And think about how your company can stimulate a more sustainable world. And remember sustainability should not be “greenwashing”. For instance showcasing your electric cars, marketing for the sake of image building or investing in a few isolated “sustainability” projects is unfortunately still happening. But does a company really make a positive impact on society? What impact does it & its supply chain have on people & nature? And how could they influence a more sustainable world? Through their purchasing practices? Their supply chains? Their employees? Their products? In other words: is a company sustainable to the core? Using the SDG’s (Sustainable development Goals) for that purpose could really help pinpoint that impact. Till date some companies still report on topics like the electricity use of their head office, whilst their actual carbon footprint or Human Rights issues for example lie in their global supply chain and remain hidden or are simply unknown. But companies will only change if stakeholders like shareholders, employees & customers demand that change and improved technology & data provide us with way more possibilities than ever before. So start demanding it!

4. Has climate change affected your life? If so, how? 

Climate change is effecting everybody’s live. However the impact of that change depends highly on your circumstances. For me as a European office worker, the current impact on my life is negligible. However for a cocoa or coffee farmer just to name an example the impact is potentially much higher. Their livelihood depends on a good crop year. That is for instance why Rainforest Alliance invests in solutions and training for climate-smart agriculture and will of course continue to combat deforestation as unfortunately deforestation is still linked  

I think it is positive that more and more companies have embraced this topic of climate change and really have started taking steps in combating this. Through the use of technology like GIS and big data and through linking climate change to financial parameters we are capable of seeing more and intervening more. It is a fascinating topic and to work for an organization and with companies that really make a tangible impact on climate change and people through their work is very important to me.   

5. How has your business school experience helped your career in in this area?

Yes, absolutely. As I have stated above I believe we as consumers can make a huge impact. But companies can also be a true driver for change. So knowing how companies operate, how business work is key in understanding how we can change things. Not only from the outside but from within. I do not believe in portraying the business world as “evil” or people that only want to work “in the sustainability domain” without having a clear idea what that means or what their role would be. Companies serve a demand and whilst doing so have to make a profit. That is the way it works. Of course you can debate the excessive incentives, profit margins or systemic issues but in the end these companies drive economy. With that being said I of course already had a Master, but that one was way more technical and Nyenrode was a great addition to that arming me with business knowledge and a network as well. I am sure I landed my job at Deloitte partly because I did Nyenrode. So yes, my business school has learned me to better understand what I am good at, how companies work and ultimately how I can use that knowledge to drive sustainable change from within and help organizations incorporate sustainability in their processes.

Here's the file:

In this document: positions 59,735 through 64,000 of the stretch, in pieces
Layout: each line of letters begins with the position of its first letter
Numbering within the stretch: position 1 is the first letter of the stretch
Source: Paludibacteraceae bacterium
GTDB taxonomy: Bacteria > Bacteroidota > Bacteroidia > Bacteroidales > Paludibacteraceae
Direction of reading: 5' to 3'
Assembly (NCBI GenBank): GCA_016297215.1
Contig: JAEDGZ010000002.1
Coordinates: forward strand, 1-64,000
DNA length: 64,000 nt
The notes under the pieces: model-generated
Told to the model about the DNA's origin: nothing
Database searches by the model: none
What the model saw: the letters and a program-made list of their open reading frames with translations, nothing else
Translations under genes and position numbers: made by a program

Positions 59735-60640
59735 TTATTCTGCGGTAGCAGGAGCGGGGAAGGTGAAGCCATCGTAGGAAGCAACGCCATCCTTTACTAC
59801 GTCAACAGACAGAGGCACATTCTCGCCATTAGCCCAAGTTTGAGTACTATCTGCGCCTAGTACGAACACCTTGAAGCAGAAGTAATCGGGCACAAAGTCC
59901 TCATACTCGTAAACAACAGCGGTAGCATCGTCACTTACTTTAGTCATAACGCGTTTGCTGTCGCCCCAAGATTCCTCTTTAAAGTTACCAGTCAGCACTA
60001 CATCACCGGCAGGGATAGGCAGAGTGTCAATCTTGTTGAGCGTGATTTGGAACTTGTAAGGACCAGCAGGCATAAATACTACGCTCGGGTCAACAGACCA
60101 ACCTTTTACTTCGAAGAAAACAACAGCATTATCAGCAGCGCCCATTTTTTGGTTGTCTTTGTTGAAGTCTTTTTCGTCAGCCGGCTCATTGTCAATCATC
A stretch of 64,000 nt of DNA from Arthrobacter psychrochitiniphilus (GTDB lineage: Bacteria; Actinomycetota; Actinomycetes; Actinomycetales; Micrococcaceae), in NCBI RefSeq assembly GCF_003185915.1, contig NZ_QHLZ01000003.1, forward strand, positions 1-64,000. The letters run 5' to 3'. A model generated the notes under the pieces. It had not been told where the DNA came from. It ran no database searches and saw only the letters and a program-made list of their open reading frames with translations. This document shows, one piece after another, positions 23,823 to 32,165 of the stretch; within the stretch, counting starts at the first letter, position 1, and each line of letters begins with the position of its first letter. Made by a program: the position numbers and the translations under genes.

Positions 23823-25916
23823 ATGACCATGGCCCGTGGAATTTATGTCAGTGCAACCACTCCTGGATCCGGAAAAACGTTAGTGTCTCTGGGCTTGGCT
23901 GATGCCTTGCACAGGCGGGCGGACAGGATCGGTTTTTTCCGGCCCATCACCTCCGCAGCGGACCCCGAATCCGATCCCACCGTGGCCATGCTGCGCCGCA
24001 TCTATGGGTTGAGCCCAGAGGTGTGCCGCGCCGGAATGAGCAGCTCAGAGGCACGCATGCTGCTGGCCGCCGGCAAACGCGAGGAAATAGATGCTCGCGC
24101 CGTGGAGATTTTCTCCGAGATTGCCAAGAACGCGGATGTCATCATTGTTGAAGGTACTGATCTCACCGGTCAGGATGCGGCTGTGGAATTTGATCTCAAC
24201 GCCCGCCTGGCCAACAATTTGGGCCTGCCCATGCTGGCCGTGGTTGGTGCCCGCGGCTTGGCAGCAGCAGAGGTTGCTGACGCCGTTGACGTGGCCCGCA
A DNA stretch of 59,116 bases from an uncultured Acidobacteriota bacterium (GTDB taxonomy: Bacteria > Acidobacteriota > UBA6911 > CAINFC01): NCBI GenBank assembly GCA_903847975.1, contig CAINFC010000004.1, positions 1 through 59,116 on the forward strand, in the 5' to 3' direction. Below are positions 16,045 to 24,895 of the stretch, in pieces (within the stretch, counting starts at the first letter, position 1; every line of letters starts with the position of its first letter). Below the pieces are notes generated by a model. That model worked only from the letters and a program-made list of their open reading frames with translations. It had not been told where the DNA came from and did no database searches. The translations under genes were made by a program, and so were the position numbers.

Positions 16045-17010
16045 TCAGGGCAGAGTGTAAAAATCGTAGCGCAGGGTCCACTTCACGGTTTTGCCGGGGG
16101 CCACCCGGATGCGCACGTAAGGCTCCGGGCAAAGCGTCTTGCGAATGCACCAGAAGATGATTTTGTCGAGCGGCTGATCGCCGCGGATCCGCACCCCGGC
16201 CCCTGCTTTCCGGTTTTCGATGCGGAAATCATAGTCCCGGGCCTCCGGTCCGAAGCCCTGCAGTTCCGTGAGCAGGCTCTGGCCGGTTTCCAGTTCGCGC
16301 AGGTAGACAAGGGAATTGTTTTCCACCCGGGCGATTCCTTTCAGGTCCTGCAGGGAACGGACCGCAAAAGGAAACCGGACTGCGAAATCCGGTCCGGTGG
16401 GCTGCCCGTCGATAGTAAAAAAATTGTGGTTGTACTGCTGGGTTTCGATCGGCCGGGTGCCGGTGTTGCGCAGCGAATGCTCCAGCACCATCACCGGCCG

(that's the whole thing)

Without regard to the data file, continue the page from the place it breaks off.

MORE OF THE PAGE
6. What is the biggest/most important lesson you have learned during your studies?

Besides all the knowhow of basic business topic like marketing, finance and supply chain I think the biggest lesson I have learned is through all the assignments we have worked on in different teams. Always under time pressure but never boring. Experiencing how other professionals work, how they approach a problem or envision a solution. Learning from their experience. I think on top of the additional knowledge I have more of an open mind now with regards to possible solutions. I can see value in people with other ideas, other approaches and adding people with different backgrounds to the team really helps in getting a different perspective on things.  

7. Where do you see yourself in five years? 

Truthfully? I have no idea and like to keep an open mind. But I am convinced I still work in the “sustainability” domain in one way or another. 

8. Finally, what are your hopes for the future? 

My hope is really that we start making a shift for a more sustainable future and I mean that in all definitions of sustainability. That we for instance support sustainable agriculture and do not tolerate child labor in our supply chains. 

In essence I want us to talk less but act more when it comes to our own role in that.